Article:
It was a December and fourth quarter to forget for many automakers.
The month, usually a blowout for the industry, registered the steepest year over year sales decline -- 27 percent — of 2021, LMC Automotive said, with the seasonally adjusted, annualized sales rate — 12.4 million — nearly matching 2021's low mark of 12.38 million in September. Motor Intelligence pegged the December SAAR slightly higher at 12.71 million.
Fourth-quarter industry deliveries skidded 21 percent to 3.29 million cars and light trucks — making it the weakest quarter of 2021.
Helped by strong first-half volume, U.S. sales rose 3.3 percent to 15.06 million in 2021, compared with 14.575 million in 2020, when the pandemic upended volume. Yet the final tally for 2021 is still well below the 17 million or more the industry racked up in the five years before the pandemic struck.
Overall, 12 brands — Ford, Lincoln, Cadillac, Chevrolet, GMC, Jaguar, Infiniti, Alfa Romeo, Dodge, Fiat, Jeep and Subaru — reported lower sales last year, while BMW, Toyota, Lexus, Hyundai, Kia, Acura and Nissan generated healthy market share gains.
Toyota Motor Corp., Honda Motor Co., Hyundai and Kia posted lower U.S. sales in December for the fifth straight month, with tight inventories stemming from supply chain disruptions dealing a final blow as the auto industry closed out 2021 on a down note.
Ford Motor Co., after a 5.8 percent increase in November, closed the year down 17 percent in December, with sales sliding 15 percent at the Ford division and 51 percent at Lincoln. It finished 2021 with fourth-quarter deliveries of 504,138 — making it the best-selling automaker in the quarter.
The company said Wednesday it began 2022 with 247,000 vehicles in inventory – up 22,000 from November and what it called "the best stock position in the industry."
General Motors reported a 43 percent decline in fourth-quarter sales, with volume off 45 percent at Chevrolet, 38 percent at GMC, 35 percent at Buick and 48 percent at Cadillac. Nissan Motor Co.'s fourth-quarter deliveries dropped 20 percent, with the Nissan division down 17 percent and Infiniti off 47 percent.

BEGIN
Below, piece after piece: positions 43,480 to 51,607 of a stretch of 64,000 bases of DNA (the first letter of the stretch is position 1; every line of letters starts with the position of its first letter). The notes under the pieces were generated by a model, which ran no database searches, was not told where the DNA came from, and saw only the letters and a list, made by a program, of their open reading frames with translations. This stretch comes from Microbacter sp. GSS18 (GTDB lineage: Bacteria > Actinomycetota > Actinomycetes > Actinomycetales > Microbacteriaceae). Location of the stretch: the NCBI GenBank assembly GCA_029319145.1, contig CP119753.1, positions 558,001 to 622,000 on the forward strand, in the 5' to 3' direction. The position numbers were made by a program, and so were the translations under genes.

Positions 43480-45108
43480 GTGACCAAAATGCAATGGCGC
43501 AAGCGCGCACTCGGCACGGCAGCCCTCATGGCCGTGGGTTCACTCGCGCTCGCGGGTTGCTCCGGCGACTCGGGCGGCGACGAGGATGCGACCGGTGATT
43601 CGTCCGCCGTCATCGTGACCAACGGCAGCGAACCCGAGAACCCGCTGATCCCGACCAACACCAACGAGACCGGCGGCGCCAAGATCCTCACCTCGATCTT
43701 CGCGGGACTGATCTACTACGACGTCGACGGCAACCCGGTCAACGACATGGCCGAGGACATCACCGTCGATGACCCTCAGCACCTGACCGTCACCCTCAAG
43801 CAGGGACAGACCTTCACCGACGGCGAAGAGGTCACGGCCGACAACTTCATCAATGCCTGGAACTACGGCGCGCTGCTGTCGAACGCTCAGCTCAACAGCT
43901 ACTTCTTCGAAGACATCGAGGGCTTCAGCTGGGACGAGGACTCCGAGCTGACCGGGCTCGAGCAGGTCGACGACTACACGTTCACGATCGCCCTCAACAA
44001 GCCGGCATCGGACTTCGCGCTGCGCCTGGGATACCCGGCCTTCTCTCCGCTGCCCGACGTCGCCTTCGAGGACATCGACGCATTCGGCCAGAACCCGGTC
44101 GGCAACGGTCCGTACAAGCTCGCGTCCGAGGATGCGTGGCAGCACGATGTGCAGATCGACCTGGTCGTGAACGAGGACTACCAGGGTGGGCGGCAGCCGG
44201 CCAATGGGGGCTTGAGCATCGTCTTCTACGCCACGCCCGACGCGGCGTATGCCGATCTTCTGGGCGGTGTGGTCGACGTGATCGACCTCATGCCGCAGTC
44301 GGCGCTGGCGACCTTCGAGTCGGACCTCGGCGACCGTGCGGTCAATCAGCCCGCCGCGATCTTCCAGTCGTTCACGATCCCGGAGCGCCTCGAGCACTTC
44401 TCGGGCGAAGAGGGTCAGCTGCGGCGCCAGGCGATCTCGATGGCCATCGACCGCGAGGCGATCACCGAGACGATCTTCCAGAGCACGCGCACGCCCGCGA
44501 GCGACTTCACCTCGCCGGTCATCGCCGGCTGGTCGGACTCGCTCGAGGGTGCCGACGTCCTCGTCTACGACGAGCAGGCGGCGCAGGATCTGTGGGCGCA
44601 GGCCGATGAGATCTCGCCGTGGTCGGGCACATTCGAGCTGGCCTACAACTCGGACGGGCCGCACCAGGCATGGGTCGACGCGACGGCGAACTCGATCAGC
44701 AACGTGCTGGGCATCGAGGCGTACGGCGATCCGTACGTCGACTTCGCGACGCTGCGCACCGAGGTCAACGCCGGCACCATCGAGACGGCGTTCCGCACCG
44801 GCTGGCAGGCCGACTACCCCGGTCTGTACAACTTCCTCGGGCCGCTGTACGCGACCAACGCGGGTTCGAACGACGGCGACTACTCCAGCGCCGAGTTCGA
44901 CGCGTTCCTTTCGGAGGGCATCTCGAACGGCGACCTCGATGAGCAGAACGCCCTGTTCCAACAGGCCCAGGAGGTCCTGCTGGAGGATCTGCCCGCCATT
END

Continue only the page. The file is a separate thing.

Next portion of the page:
Stellantis, citing "various supply chain issues," said fourth-quarter volume declined 18 percent to 411,513, with sales down 19 percent at Jeep, 16 percent at Ram, 36 percent at Dodge, 64 percent at Fiat and 33 percent at Alfa Romeo. Only the Chrysler brand, up 18 percent behind a 32 percent gain in Pacifica deliveries, saw an increase last quarter.
The company's 2021 sales slipped 2 percent on flat retail business. While fleet demand and orders were strong, Stellantis said it prioritized retail customer orders, resulting in a drop in fleet shipments of 8 percent in the fourth quarter and 13 percent year over year.
Toyota Motor, even with double-digit volume declines in recent months, surpassed GM, the market leader for decades dating to the Great Depression, in U.S. sales by nearly 130,000 units in 2021.
Toyota Motor's volume slid 30 percent last month, it's biggest decline of 2021, with sales down 29 percent at the Toyota division and 37 percent at Lexus. The Toyota division's car sales tumbled 37 percent while crossover and SUV volume dropped 21 percent and pickup truck deliveries skidded 26 percent.
Toyota said it ended December with a 20-day supply of vehicles, or 125,423 cars and light trucks in stock, most of which — 106,296 units — is at ports or in transit.